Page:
Citigroup Inc.’s ultra-wealthy clients are plowing money into fixed income.

Family offices and rich clients have been snapping up bonds lately, said David Bailin, chief investment officer at Citi Global Wealth, which manages about $800 billion of customer assets. Bonds “deserve immediate attention” given expectations that 2023 will be one of the weakest years for global growth in the past four decades, the group said in a report Thursday.

“At the very highest end of the market, the family offices are very engaged in this — very engaged,” Bailin said in a roundtable with reporters. He said he was on the phone recently with a $1 billion client looking to buy bonds.

His firm expects a “mild” US recession next year, and fixed income potentially offers a port of refuge, especially short-duration Treasuries and short-term investment-grade corporates. The US unemployment rate could rise above 5% in 2023 with about 2 million jobs lost, according to the report. The rate as of November was 3.7%, according to the Bureau of Labor Statistics.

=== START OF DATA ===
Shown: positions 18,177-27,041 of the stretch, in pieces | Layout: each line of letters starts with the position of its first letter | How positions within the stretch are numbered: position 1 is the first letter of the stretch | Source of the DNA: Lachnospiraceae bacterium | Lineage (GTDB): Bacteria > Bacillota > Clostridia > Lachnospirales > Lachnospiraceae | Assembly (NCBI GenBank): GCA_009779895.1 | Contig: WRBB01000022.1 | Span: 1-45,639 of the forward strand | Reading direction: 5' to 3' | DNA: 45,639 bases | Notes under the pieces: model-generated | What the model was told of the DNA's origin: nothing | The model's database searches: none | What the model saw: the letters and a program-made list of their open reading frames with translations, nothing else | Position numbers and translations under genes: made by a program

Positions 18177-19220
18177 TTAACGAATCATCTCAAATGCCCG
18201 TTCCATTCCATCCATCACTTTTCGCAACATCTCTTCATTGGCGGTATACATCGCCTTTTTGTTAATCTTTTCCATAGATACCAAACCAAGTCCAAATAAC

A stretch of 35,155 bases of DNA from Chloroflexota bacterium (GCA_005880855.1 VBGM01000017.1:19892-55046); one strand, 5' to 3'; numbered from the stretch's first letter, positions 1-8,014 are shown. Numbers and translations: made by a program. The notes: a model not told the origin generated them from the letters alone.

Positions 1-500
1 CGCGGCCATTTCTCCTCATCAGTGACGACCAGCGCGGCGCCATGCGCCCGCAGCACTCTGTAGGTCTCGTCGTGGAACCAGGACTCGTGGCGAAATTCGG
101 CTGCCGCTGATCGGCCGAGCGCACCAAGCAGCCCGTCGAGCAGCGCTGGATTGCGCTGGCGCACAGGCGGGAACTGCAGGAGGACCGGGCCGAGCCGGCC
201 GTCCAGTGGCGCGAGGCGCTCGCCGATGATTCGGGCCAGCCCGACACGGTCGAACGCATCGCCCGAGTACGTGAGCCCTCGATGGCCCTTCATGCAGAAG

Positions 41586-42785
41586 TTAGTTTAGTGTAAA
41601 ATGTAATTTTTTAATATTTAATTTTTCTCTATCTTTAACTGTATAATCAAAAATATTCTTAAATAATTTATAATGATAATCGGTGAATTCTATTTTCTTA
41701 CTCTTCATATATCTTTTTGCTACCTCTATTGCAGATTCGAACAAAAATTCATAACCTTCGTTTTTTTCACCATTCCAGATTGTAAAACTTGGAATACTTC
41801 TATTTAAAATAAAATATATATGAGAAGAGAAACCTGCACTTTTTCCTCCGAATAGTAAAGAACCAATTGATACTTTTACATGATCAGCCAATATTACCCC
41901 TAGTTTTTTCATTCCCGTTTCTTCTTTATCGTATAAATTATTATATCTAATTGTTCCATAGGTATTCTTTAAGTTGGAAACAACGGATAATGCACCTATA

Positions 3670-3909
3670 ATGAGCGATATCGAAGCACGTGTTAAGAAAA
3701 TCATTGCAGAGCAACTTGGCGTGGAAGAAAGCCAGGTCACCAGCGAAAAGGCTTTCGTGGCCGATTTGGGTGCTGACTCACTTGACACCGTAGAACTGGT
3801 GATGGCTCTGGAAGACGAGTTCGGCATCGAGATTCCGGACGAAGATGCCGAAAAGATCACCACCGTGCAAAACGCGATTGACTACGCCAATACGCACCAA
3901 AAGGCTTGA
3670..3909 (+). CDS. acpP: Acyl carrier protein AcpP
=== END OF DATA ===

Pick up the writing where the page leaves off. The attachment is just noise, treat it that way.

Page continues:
Despite the recent rally in equities, Citi doesn’t think the bear market for stocks is over.  “A new bull market has never begun before a recession has even started,” according to the report. “Most typically, a bull market begins at around the midway stage of a recession.”

Investors hunting for higher yields in the bond market will have a tougher time as fixed-income prices rally. US Treasuries are poised for their second straight month of positive returns, according to Bloomberg indexes. The yield on 10-year Treasuries has fallen to around 3.5%, compared with more than 4.2% in October.  Citi Global Wealth said it expects 10-year yields to drop and the yield curve to steepen on expectations for an economic recovery by the end of next year.

Investors are using six-month Treasuries as a “placeholder” until markets begin to price in an economic recovery, said Kristin Bitterly, head of North America investments at Citi Global Wealth.

“It’s one of the green shoots” of the market, she said. “It’s a big deal that bonds are a viable asset class now.” 

This article was provided by Bloomberg News.